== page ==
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Behavioral Economics, Autonomy and Ethical Land Mines

Overview: Behavioral Economics Autonomy and Ethics user experience designBehavioral economics autonomy and ethics is a thought experiment on how to approach “doing good” when applying the emerging practice of behavioral economics. Along with big data analytics and cognitive science, behavioral economics affords businesses, governments and other organizations unprecedented impact on individuals’ behavior, even without their consent or awareness. This arouses serious ethical and social dilemmas.

Every behavioral economics practitioner I’ve met has emphasized the importance of using its practice “for good” in order to help people. Like all other human endeavors, however, “for good” is open to interpretation, so I’ll apply my experience with ethnographic and behavioral analysis of social media to reflect on what “for good” might mean in light of individual and group autonomy.

I also hope this Noodle will be food for thought for executives who hire behavioral economics firms as well as all of us who are invariably its subject. In a similar vein, most designers I know are committed to using design principles to improve user experience, and there’s considerable overlap between design and behavioral economics.

Behavioral economics is as […]

Pricing Guide for the Knowledge Economy with Behavioral Economics

How Free Things Are Disrupting Businesses + Radical Innovation + Guide to Free Business Models

Book Review: Free/Chris Anderson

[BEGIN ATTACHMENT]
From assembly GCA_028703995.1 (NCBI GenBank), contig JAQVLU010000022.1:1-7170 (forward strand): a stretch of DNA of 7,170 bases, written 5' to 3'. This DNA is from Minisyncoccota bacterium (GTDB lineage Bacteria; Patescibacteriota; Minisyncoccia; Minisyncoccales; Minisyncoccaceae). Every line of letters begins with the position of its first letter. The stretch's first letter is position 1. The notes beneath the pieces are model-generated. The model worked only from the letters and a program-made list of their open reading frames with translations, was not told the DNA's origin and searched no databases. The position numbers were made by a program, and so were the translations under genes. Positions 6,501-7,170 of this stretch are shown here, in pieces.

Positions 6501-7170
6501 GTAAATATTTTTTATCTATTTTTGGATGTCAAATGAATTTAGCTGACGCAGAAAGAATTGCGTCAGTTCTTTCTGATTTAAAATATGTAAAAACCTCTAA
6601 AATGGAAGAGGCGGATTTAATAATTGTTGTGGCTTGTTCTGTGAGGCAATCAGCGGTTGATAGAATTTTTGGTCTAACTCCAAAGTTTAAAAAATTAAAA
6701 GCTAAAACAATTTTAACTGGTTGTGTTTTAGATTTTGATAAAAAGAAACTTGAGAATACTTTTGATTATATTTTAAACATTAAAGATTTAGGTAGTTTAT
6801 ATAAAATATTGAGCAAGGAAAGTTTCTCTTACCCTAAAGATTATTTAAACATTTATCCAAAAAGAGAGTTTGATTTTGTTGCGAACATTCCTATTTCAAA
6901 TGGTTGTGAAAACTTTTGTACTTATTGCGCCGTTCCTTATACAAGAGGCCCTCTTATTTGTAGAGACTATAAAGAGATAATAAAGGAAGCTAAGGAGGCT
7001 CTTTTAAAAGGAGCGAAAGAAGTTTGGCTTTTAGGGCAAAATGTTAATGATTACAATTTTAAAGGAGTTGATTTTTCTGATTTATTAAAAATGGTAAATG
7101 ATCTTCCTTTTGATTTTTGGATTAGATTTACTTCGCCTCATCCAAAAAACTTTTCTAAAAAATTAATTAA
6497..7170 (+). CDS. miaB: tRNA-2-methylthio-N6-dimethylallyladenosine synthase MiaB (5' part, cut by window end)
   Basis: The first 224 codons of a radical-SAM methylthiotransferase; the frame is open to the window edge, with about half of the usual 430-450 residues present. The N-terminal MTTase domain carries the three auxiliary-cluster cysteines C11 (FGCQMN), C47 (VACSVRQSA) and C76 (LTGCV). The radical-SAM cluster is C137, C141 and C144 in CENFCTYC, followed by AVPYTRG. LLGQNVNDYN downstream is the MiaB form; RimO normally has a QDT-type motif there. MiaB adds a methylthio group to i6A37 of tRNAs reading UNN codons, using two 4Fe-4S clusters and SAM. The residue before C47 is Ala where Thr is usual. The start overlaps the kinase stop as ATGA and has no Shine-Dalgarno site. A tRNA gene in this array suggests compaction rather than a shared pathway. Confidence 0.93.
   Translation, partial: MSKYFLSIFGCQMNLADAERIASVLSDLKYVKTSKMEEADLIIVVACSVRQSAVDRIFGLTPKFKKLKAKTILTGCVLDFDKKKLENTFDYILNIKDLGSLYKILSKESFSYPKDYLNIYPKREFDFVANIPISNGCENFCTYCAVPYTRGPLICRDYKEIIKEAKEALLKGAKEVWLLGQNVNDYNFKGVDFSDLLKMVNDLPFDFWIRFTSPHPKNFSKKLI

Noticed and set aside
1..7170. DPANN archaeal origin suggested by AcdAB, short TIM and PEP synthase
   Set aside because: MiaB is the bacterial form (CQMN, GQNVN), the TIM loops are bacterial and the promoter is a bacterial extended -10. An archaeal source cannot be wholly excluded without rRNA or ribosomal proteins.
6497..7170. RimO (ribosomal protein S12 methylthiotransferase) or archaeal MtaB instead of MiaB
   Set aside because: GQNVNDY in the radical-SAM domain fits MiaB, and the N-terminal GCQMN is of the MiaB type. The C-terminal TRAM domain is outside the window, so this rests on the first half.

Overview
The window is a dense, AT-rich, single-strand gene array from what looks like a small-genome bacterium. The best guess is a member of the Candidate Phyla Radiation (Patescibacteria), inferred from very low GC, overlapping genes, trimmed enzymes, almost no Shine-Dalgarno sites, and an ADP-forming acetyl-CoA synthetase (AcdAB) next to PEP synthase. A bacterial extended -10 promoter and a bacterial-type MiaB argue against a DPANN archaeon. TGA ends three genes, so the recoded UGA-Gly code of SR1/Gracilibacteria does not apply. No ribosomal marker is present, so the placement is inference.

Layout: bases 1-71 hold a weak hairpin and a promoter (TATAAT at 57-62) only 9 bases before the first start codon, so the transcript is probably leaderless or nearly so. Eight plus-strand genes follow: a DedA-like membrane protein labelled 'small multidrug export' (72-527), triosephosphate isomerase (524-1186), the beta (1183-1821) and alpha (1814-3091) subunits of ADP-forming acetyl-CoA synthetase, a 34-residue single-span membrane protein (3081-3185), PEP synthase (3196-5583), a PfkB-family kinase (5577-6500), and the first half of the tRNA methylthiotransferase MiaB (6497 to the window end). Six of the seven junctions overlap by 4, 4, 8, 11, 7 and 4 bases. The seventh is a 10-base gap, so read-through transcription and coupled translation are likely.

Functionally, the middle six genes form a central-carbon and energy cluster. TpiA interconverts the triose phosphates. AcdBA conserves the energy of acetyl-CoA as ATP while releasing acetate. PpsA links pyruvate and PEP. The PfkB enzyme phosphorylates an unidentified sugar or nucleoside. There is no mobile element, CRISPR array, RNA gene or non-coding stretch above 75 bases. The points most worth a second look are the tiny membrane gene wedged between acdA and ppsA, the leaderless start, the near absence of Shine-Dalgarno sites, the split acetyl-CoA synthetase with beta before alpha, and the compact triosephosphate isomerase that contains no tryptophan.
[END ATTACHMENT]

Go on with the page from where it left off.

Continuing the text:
Pricing Guide for the Knowledge Economy with Behavioral EconomicsFree is an indispensable introduction to the disruption of “a product for a price,” one of the Industrial Economy’s key constructs. It is rich with examples of many of the pricing innovations and business models with which you’re probably familiar but haven’t thought about in depth. Many of its examples have to do with digital products, which are inherently disruptive because their distribution cost is close to zero, and they can displace legacy analog products.

Free is important and useful for two reasons beyond pricing and business model innovation: it contains a good dollop of behavioral economics with regard to pricing, and it gives numerous examples for thinking beyond the two-party market model that dominated the Industrial Economy, buyer and seller. As Anderson repeatedly shows, in digitally networked markets spawned by the Internet, firms put themselves at significant risk when they don’t adopt a networked ecosystem mindset. For example:

When something becomes free, it […]

Digital Transformation's Personal Issue: It's the Key to Customer Experience

Digital Transformation’s Personal Issue reveals personal treatment to be the key to breakthrough customer experience, and it shows how digital social spaces enable Chief Digital Officers to use personal treatment to create more profit. Before they arrive, though, they need to lead their organizations through the Personal Issue. Digital Transformation's Personal Issue